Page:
Carly Cushnie and Michelle Ochs opened their show this afternoon by sending out curvaceous model Crystal Renn in one of the brand’s signature skintight dresses, this one a dirty-pink confection of power crepe and mesh. The move came off as a bit of a riposte to critics who’ve complained in the past that Cushnie and Ochs make clothes exclusively for whippet-thin Amazonian types: Look, they seemed to be saying, anyone can wear body con. We dare you! And yet much of the clothing that followed Renn’s exit suggested that Cushnie and Ochs have been devoting serious attention to diversifying their silhouettes, presumably in aid of expanding their clientele.

Inspired by aerial photos of earth and thoughts of floating in deep space, the collection was heavy on soft, sculptured draping, as in a white mesh dress with a nice feeling of weightlessness to it. The best looks here had a similar sense of movement, like the cropped top with cape sleeves worn with sharp boot-cut trousers, or the rust and navy pieces done in a stretchy ribbed viscose blend. There were other highlights, too—a strapless pencil dress paneled along one side in skin-baring, graphic black mesh; a lean suit of emerald velvet that was très Tom Ford at Gucci (no complaints); a giant jade-colored fur.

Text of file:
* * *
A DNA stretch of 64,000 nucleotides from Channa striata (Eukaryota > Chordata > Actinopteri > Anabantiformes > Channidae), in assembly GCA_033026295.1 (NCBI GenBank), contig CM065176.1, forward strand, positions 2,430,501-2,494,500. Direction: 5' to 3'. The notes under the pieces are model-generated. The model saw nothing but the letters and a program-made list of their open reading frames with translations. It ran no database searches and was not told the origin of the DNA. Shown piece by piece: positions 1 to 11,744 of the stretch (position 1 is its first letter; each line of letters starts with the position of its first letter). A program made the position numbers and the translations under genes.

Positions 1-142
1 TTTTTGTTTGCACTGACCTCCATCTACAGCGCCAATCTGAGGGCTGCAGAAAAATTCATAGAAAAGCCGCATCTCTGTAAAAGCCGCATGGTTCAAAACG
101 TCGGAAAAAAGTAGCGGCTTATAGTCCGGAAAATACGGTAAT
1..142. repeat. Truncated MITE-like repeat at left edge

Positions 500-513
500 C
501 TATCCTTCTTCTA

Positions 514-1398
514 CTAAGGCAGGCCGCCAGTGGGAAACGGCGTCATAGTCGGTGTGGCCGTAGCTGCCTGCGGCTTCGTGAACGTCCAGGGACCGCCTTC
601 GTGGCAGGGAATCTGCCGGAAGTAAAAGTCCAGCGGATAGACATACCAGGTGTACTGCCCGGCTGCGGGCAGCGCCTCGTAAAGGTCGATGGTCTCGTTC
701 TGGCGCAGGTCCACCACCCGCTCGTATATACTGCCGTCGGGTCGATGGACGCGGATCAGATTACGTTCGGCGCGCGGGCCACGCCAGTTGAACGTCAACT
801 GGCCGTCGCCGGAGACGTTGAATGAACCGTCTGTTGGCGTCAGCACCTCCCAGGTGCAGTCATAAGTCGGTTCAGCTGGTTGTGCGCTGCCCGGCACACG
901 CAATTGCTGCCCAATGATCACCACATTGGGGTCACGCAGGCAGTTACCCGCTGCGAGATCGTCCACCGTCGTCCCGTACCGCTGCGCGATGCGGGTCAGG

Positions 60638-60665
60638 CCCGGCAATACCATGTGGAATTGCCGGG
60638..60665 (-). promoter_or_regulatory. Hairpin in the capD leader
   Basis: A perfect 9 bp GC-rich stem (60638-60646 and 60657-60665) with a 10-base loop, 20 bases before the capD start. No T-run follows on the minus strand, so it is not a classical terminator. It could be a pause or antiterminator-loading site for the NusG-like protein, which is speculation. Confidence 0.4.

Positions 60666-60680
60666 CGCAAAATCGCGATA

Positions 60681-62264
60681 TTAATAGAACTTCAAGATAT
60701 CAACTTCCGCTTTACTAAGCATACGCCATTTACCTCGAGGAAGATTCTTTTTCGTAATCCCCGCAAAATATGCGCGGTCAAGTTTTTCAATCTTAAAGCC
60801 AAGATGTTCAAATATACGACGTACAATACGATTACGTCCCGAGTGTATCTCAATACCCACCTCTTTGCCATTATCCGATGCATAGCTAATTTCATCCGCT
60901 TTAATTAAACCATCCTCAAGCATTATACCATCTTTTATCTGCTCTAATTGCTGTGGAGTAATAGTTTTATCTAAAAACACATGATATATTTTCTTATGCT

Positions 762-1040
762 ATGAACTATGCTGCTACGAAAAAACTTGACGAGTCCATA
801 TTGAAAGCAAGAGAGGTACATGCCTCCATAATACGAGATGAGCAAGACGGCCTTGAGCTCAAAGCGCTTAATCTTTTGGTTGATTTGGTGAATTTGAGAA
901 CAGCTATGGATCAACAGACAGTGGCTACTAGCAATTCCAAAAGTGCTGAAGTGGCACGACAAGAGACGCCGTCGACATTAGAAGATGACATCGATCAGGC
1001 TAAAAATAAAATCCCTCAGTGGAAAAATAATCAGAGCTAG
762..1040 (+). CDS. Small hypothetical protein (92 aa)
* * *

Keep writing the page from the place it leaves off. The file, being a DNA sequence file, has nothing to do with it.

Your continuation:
Indeed, the outerwear here was consistently strong, and Cushnie and Ochs would do well to make it more of a focus. Though they’ve made a signature of sexiness, what these designers really gravitate toward—pun intended—is a high-impact look, and the crisper the silhouettes of their dresses and separates, the better they do. Outerwear is also a good outlet for that high-impact thinking. Cushnie and Ochs should test their clothes against this question: Is this proposition strong enough that it can be read from space?

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